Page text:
Generous policies certainly made sense for Alex Slater, CEO of the PR firm Clyde Group. Before he implemented perks, his employees were miserable — and they didn't last long.

"After our first year in business, we lost half our staff, [and] a dramatic staff survey showed that most staff reported working over 60 hours a week, and that they were unhappy about working at the firm," said Slater. "They rated the culture badly."

Slater held a company meeting to address all the concerns, and in came the perks: A maximum of 40 hours a week (not an obvious perk, but a perk nonetheless, especially for salaried workers); an unlimited budget for personal development (conferences, training courses, tutorials, leadership training), plus unlimited time off to take part in these development activities; a $150 monthly stipend to pay for the gym or other activities, and a mandatory five-week sabbatical program and $5,000 stipend with the sole work requirement being "make us jealous."

With these perks in place, Slater said staff turnover has reduced to zero, growth has surged, the caliber of recruits has heightened, and employees rate the culture as "excellent" when surveyed. Plus, the firm was shortlisted for PRWeek's 2017 Boutique Agency of the Year.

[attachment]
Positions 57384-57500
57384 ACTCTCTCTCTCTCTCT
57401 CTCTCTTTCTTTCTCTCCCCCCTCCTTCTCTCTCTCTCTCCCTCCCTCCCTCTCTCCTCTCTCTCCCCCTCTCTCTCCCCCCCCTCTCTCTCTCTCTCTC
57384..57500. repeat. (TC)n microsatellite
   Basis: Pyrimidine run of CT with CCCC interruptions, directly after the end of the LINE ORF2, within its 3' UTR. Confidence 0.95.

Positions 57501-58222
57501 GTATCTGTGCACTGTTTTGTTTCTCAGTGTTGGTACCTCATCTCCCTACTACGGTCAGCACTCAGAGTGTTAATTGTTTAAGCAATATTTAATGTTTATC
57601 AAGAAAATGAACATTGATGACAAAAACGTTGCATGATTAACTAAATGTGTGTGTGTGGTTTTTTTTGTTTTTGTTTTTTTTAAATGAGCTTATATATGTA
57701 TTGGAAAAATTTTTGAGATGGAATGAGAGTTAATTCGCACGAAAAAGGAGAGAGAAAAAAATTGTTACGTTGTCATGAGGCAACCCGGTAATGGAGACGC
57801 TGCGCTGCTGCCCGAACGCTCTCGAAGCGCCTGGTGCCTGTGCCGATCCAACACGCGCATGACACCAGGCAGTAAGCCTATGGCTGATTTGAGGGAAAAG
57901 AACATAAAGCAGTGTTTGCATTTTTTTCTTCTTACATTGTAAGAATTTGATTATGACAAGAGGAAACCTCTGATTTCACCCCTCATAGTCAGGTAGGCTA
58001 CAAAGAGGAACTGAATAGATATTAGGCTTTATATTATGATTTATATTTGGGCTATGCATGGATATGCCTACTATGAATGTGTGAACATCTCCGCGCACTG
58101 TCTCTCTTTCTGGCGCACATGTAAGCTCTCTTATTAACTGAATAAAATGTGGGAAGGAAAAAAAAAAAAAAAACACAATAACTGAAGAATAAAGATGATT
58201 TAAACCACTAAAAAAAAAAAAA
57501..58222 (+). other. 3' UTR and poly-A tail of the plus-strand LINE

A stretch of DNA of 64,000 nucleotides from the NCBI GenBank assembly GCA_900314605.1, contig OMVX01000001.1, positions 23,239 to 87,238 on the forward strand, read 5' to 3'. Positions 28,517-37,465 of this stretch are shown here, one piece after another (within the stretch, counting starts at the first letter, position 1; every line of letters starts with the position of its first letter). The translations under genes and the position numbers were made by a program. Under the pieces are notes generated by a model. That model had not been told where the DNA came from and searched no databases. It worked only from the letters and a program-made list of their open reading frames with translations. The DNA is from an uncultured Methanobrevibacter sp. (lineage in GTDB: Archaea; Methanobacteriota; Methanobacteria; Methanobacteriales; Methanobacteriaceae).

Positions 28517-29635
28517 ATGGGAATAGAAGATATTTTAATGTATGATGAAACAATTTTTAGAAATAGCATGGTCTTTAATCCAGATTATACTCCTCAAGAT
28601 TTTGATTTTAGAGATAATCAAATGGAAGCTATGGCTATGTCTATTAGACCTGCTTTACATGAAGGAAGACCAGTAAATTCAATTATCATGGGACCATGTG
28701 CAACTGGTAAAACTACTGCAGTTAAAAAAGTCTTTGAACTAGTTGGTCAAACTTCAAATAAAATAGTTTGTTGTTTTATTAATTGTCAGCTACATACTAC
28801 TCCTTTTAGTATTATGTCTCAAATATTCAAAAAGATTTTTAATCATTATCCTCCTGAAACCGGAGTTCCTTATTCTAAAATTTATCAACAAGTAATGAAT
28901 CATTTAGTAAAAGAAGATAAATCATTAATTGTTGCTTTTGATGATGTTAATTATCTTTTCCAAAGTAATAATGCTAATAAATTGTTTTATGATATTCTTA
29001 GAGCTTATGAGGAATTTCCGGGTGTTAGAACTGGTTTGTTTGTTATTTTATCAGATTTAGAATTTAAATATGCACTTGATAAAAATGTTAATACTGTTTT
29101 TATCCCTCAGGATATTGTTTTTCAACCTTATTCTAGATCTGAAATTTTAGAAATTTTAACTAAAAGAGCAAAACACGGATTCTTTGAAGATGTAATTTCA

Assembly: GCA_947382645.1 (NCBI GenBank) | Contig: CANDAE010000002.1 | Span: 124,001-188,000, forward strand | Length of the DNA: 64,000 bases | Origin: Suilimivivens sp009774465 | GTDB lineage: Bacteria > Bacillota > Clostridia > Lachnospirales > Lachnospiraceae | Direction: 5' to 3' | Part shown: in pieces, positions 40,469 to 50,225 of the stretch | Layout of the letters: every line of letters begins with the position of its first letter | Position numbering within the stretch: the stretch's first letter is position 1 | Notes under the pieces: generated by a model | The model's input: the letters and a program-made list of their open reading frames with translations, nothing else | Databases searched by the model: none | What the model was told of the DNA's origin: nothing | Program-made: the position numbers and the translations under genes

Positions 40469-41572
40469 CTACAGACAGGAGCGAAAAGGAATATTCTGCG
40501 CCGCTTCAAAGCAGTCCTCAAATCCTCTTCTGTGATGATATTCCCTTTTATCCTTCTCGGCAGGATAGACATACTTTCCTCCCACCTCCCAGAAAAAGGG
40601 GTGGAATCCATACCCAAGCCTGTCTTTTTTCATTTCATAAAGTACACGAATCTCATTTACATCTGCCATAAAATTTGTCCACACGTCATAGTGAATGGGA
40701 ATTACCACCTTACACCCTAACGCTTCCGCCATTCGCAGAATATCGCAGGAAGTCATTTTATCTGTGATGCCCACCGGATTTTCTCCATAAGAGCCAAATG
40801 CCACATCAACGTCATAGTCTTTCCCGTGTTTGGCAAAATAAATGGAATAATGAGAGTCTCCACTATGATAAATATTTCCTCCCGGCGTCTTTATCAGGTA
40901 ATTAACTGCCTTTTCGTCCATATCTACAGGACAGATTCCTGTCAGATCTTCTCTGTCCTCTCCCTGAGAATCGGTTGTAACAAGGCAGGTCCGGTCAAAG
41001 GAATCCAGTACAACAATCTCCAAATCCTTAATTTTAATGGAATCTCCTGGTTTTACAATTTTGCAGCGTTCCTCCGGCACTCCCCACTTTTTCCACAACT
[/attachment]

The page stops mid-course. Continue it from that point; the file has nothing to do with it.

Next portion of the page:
"I attribute [these gains] entirely to better work/life," Slater told NBC News.

Take it on the road

Jason Myers, a touring musician and senior account executive at the Content Factory, was jumping from job to job before he joined the Pittsburgh firm in 2010. What did the trick? The work-life culture of the company that enables employees to work remotely — even from exotic destinations.

"As with all employees [at the Content Factory], I was able and encouraged to do my job remotely, so long as I was getting results for the clients," said Myers. "[CEO] Kari DePhillips extends the same benefit to all employees and we take full advantage. One co-worker just returned from a trip to Paris and Morocco. Kari herself is currently 'workationing' from a new country each month this year along with a colleague, and has invited the staff to workation with her in places like Mexico and Puerto Rico when our Northeastern climes get too chilly and oppressive."